Our local and comparatively new art gallery, the Lightbox in Woking is staging an exhibition entitled John Constable:Observing the Weather. No pictures from me, I am afraid so suggest the following link thelightbox.org.uk. The exhibition opened yesterday and runs until May. We went today and will no doubt go again
Yet another triumph for the Lightbox, a provincial gallery with national recognition. Paintings, prints and watercolour sketches on loan from collections all round the country, tell us of Constable’s fascination with meteorology. Many sketches are from the years 1820-22 when he rented a house on Hampstead Heath to be near his studio in London, and these record cloud formations from different angles. They are really scientific observations which he drew from later when producing his oil paintings, such as Salisbury Cathedral from across the meadows which is the highlight of the show. This is one of nine giant oil sketches that he made which have become famous in their own right
Dismissed by the art world at the time, for not sticking to classical subjects painted in a studio, Constable stuck to painting en plein air, landscapes as he saw them uncontrived and true to nature. He was certainly an influence on the Barbizon School, with painters like Corot and Rousseau, and I always felt too, on the French Impressionists later on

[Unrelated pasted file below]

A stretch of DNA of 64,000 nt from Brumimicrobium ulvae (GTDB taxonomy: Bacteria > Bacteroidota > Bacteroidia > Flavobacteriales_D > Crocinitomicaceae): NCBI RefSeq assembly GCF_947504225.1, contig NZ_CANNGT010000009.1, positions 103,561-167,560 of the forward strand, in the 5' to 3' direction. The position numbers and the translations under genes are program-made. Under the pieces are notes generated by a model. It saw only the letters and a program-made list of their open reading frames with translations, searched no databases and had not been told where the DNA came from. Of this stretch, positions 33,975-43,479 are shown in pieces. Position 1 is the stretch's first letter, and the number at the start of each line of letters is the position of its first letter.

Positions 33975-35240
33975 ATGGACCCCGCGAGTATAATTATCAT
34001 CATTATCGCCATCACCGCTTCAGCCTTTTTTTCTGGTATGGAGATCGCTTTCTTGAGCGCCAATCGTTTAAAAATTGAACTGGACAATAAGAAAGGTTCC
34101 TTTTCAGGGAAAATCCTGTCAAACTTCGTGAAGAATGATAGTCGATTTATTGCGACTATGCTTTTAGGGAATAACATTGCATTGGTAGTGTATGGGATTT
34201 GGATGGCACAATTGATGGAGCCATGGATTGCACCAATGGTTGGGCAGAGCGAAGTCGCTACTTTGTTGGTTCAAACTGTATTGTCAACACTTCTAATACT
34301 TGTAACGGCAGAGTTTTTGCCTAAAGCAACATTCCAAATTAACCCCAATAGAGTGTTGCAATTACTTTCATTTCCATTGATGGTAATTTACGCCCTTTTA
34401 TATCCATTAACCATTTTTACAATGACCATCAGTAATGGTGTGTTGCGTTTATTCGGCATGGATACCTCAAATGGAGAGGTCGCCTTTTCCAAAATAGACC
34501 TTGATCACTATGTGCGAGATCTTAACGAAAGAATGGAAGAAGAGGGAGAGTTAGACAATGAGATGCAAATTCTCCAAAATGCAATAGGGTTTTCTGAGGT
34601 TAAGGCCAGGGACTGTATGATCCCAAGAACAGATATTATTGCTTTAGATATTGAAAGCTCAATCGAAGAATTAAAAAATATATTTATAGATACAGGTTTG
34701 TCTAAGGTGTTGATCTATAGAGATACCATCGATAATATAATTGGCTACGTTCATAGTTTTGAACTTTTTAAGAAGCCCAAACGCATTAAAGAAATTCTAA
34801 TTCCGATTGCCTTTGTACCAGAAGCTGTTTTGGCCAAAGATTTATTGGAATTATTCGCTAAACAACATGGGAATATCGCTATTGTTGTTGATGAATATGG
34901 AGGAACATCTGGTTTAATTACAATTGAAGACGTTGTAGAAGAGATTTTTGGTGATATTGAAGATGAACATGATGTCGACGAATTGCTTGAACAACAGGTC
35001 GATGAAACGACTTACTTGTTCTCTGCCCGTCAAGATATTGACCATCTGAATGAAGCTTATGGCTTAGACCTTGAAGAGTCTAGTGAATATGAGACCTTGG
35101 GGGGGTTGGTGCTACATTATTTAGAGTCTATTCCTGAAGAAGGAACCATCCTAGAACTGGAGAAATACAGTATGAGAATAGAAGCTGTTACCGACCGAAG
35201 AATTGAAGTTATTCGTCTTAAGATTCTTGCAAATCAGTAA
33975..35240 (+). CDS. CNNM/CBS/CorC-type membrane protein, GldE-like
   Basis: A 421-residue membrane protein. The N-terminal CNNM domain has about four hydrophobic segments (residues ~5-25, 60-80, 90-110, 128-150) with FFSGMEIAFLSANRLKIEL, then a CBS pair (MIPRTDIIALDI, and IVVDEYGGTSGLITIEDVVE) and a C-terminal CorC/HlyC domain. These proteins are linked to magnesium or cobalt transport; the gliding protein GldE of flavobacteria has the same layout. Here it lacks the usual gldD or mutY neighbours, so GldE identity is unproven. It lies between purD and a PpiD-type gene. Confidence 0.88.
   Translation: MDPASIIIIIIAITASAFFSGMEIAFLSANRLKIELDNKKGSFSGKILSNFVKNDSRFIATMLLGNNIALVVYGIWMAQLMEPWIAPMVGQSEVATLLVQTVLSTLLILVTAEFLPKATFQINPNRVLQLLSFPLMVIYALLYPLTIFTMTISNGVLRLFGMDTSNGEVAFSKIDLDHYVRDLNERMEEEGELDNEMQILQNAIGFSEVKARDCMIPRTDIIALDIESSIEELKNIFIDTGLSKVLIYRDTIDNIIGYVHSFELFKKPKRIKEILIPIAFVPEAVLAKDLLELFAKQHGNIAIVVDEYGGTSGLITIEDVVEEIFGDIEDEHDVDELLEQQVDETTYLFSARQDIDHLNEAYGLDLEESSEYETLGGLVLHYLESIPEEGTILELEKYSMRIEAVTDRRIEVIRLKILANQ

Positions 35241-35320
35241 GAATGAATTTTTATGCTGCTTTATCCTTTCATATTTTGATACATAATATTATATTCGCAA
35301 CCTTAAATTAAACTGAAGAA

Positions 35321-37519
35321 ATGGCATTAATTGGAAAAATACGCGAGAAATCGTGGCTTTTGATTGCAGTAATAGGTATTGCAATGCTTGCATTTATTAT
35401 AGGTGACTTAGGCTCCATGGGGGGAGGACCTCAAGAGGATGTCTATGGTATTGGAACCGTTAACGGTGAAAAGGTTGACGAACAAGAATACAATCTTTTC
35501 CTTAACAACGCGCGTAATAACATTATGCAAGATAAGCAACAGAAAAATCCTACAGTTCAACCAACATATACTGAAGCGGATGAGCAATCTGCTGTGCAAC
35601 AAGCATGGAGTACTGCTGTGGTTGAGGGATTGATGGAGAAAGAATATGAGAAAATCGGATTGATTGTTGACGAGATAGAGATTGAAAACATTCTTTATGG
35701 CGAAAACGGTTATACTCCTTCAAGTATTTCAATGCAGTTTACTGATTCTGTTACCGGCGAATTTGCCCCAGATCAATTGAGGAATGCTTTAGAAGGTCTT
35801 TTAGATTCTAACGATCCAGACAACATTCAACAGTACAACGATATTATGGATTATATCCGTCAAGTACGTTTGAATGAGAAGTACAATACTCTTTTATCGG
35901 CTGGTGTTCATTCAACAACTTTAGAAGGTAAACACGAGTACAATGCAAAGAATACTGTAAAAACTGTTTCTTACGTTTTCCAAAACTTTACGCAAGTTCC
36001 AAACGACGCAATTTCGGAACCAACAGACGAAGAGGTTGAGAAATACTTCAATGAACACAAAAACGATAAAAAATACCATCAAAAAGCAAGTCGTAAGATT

Magnificent prints of Constable’s work by David Lucas are on display, such as The Drinking Boy and The Lock. This was about the time that printmaking moved away from the linear print to a representation that appeared like the painting, even down to brush strokes.
Obviously small by national standards but cleverly put together, and worth a visit, if you are able